Photo Credit: Photo courtesy of Kate Copley
Senior Creates Sensory Garden to Help Others Distress
School can be a very overwhelming place, especially for those with special needs. Senior, Katie Copley decided to create a sensory garden at Endeavor Elementary to help students combat their stress.
A sensory garden is a garden made using a variety of different plants and materials, with the purpose of sensory stimulation. The gardens are uniquely crafted to engage sight, smell, touch, taste, sound, or a combination of these.
“Engagement with sensory gardens can allow access to unique sensory inputs that promote a variety of benefits,” said Copley. “It promotes physical activity, provides a sense of participation and community, supplies a lasting sense of peace, has a calming effect on the children, represents cognitive and physical challenges, inspires a personal sense of accomplishment, decreases fatigue, and increases mental clarity.”
Copley needed a project for her Girl Scouts Gold Award, so went looking for ideas. She heard about sensory gardens and how beneficial they were in schools, and decided to create one at Endeavor Elementary as her project.
“I knew from the beginning that I wanted to do something to benefit children,” Copley said. “Endeavor Elementary is really close to my house, both my brother and I went there, and I have great relationships with the teachers and administration, so I decided to make the garden there.”
Copley spent an extensive amount of time researching sensory gardens to figure out what would make the garden the most effective for helping students. She made a design plan for how she wanted the garden to look and work.
“I researched sensory gardens and I tried to build the garden so it would include many helpful features,” Copley said. “I also wanted it to have a lot of walking space so it didn’t feel crowded.”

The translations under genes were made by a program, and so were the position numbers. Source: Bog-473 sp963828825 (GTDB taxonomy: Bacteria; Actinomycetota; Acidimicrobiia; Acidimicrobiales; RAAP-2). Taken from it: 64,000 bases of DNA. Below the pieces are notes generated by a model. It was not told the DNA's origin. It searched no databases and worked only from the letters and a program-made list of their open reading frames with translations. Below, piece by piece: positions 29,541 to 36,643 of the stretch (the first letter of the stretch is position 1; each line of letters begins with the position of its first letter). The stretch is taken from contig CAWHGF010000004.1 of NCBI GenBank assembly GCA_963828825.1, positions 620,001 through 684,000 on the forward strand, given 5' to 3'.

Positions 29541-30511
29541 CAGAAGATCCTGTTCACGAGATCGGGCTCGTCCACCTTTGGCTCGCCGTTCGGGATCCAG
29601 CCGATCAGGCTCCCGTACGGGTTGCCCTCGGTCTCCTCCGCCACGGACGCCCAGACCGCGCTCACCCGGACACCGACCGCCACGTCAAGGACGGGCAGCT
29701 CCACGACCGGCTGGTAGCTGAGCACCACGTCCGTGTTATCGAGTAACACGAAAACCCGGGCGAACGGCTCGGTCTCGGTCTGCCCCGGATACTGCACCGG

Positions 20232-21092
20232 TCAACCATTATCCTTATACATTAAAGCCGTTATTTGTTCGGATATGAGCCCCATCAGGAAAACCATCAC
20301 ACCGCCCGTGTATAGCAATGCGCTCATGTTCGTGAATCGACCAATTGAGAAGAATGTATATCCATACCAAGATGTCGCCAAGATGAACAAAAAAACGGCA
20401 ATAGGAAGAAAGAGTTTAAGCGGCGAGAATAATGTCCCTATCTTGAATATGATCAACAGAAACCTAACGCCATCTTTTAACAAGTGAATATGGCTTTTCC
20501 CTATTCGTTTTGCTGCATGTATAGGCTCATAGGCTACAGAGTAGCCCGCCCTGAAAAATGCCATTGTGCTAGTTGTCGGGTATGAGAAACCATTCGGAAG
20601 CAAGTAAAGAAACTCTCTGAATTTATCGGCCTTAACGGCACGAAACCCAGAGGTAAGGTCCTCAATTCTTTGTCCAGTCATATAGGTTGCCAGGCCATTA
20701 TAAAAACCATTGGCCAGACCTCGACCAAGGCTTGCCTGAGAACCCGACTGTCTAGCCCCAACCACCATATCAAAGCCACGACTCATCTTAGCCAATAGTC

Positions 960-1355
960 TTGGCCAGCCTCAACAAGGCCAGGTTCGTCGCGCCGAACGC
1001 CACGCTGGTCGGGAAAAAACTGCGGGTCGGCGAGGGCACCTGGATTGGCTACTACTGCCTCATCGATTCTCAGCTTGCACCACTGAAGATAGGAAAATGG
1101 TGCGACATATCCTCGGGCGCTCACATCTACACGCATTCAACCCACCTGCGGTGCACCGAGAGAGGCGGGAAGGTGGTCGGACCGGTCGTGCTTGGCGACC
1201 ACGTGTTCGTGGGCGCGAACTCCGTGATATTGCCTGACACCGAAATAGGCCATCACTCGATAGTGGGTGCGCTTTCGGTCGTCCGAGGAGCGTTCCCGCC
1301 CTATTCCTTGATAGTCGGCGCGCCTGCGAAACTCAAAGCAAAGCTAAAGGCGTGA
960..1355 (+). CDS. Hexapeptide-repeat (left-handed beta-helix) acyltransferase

After she created what she believed would be the most effective design she started the physical building of the garden. Copley, assisted by her family, began to clear and prepare the space she chose to make the garden.
“ I had to clear a space for it in the school’s outdoor classroom, which meant a lot of weed-pulling and a lot of ground-leveling,” said Copley. “I could always rely on my family to lend a helping hand whenever I needed them, from hauling trash, to pulling up weeds.”
Copley spent over 100 hours working towards creating her garden. Over these 100 hours she collected a variety of different materials, and recruited sponsors so she could afford what she believed would be the best items for the garden. She then proceeded to manually paint rocks she would lay, lay astroturf and mulch, plant flowers and decorate it to follow her design.
“Once everything was prepared, I needed to put it all together,” said Copley. “The assembly was the fun part.”
Copley says she is very pleased with how the garden turned out. She believes the design will help students, specifically those with special needs, have a place to go to help them cope with the overwhelm and stress of school.
“I hope that it’ll be a part of Endeavor for years,” said Copley. “And I hope that it’ll help many kids.”